Research

Exploring Steak-Cooking Fails

Positive beef-eating experiences are critical to overall satisfaction with beef, but if you have experienced a not-so-perfect steak cooking at home, you’re not alone because so have some beef-loving millennial consumers. That’s why the checkoff conducted an exploratory qualitative market research study to understand better why consumers fail at cooking beef steaks. Phase one of two phases comprised observation of consumers at the grocery store, followed by in-home cooking observations of consumers cooking their steaks of choice. Phase two hosted mini focus groups that included steak-cooking demonstrations by the checkoff’s culinary team. Because one of the main challenges turns out to be determining their preferred doneness level, the checkoff shared tips with consumers about how to cook a steak – both on the stovetop and on the grill – to their desired level of doneness. Overall, consumers gained confidence in cooking steak at home, and the checkoff identified priorities for areas for communication to all consumers.

Beefing Up the Bacon Market

Schmacon – touted as “Beef’s alternative to Bacon” – now is available online and at more than 100 stores across the Midwest and along the east coast. A product that the checkoff helped formulate, Schmacon is lower in fat, calories, and sodium than traditional bacon and also has its own unique taste and crispness. During this last year, Schmacon partnered with Certified Angus Beef to create a new version of the original product and expand market opportunities.  The checkoff provided technical assistance during the development process for the latest product, which also uses Schmacon’s proprietary processing methods but specifically with Certified Angus Beef.  The first order of the Certified Angus Beef branded Schmacon was in early August and is destined for an overseas market.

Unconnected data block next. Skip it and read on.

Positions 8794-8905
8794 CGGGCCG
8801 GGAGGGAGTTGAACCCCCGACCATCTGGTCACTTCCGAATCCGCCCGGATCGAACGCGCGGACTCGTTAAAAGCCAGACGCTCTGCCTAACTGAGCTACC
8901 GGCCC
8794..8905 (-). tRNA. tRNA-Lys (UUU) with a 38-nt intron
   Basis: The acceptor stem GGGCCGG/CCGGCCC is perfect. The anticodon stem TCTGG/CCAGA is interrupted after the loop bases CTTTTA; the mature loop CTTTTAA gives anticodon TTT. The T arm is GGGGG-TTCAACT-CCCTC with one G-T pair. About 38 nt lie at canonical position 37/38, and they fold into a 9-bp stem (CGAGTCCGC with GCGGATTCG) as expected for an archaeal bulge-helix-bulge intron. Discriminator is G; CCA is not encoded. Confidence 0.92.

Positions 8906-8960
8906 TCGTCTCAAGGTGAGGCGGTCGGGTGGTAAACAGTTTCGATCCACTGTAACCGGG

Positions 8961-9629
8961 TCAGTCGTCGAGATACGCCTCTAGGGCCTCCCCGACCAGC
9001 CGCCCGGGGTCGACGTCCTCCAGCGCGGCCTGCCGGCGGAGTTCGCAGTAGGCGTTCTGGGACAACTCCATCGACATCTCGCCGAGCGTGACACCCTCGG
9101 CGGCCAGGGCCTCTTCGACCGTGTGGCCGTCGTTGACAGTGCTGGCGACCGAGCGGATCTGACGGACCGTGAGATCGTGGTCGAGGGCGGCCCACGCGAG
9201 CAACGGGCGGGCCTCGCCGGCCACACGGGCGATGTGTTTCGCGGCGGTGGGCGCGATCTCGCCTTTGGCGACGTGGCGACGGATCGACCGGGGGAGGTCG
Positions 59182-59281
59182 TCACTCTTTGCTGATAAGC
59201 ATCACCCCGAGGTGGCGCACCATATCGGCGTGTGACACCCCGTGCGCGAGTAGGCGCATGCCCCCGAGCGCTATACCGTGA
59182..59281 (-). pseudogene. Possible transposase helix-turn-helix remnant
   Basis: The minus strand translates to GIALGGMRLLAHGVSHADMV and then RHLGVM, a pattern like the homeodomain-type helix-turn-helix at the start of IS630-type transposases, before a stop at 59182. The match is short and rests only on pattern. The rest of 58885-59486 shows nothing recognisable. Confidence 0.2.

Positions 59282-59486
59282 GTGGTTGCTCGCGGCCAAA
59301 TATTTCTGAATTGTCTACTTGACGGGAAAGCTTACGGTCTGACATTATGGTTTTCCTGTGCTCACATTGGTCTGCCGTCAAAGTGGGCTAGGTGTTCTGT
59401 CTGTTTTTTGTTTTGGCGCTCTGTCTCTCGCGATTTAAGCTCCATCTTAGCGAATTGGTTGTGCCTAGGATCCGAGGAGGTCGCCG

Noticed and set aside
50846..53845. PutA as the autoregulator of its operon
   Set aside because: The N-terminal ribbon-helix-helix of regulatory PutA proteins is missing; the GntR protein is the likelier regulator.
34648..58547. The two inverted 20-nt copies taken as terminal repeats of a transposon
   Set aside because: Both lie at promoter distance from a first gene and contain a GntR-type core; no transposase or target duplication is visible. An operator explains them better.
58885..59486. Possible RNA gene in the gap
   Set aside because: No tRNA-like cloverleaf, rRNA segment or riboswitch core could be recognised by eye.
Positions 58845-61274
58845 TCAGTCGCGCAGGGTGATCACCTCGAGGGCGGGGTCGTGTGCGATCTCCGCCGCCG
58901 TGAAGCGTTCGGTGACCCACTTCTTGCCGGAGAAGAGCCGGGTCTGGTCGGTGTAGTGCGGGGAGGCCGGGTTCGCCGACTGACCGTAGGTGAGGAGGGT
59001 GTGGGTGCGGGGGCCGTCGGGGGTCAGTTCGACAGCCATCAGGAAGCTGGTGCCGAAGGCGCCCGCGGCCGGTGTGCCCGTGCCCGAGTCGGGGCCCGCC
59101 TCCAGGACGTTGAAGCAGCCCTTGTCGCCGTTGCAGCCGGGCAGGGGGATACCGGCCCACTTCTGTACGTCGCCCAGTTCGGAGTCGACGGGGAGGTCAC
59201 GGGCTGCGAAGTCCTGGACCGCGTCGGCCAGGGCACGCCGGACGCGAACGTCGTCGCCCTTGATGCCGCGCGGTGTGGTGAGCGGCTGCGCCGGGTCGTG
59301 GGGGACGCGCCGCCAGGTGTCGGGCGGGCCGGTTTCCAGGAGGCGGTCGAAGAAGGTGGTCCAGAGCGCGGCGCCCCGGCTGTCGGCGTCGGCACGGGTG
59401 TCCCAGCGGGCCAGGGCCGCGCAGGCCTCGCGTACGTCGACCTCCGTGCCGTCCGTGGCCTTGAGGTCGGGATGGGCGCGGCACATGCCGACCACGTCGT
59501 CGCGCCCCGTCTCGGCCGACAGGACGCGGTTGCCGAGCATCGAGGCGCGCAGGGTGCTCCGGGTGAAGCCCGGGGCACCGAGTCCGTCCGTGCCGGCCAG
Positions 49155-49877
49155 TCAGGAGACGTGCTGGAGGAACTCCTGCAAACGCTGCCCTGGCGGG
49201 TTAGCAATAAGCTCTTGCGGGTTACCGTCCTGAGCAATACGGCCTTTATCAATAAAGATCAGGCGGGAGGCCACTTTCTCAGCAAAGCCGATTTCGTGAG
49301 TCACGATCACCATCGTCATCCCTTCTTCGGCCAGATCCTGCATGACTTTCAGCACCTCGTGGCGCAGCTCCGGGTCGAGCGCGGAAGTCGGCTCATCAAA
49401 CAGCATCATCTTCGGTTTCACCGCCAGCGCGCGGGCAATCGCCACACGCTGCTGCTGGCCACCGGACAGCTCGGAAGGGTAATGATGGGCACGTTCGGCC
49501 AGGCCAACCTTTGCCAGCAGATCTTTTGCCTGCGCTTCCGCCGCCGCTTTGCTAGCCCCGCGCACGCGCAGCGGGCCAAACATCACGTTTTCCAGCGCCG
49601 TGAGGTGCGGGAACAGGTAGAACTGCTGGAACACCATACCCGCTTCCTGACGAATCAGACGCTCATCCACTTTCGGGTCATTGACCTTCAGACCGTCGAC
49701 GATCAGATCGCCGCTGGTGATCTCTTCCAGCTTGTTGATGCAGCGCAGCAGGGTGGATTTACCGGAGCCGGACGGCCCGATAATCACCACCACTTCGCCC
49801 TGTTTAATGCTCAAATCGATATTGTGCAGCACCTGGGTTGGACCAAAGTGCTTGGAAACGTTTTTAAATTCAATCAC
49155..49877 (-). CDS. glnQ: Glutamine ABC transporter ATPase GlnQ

For additional information, check out these sites:

Consumers looking for nutrition and dietary information about beef can go to www.beefnutrition.org to order or download materials and research information, or find a schedule of nutrition events and seminars.
 
Consumers, producers and other industry professionals can go to www.beefresearch.org for summaries of checkoff-funded research in the areas of beef safety, human nutrition, product enhancement and market research, projects which provide the foundation for checkoff programs in promotion, marketing, education, information and foreign marketing.
 
Safety is a priority of the beef industry and www.bifsco.org,  houses information about the Beef Industry Food Safety Council (BIFSCo), its discussions and meetings, an application to join the council, and consumer information about beef safety.
 
Finding new convenient cuts is one very successful way the checkoff has helped add value to the beef carcass over the years. In cooperation with the University of Nebraska-Lincoln, http://bovine.unl.edu/ is the industry’s primary beef cut resource.
 
Checkoff-funded Beef Quality Assurance program information is available at www.bqa.org where you can find systematic information about coupling proper animal-husbandry techniques with accepted scientific knowledge to improve the quality of the end beef products.
 
Bovine Spongiform Encephalopathy (BSE) is a misunderstood but potentially serious animal disease. For the most accurate information, turn to www.bseinfo.org, an informational site housing current information regarding for consumers, producers and beef industry representatives.
 
While never occurring in the United States, www.fmdinfo.org is an informational site housing current information regarding foot-and-mouth disease for consumers, producers and beef industry representatives.

 


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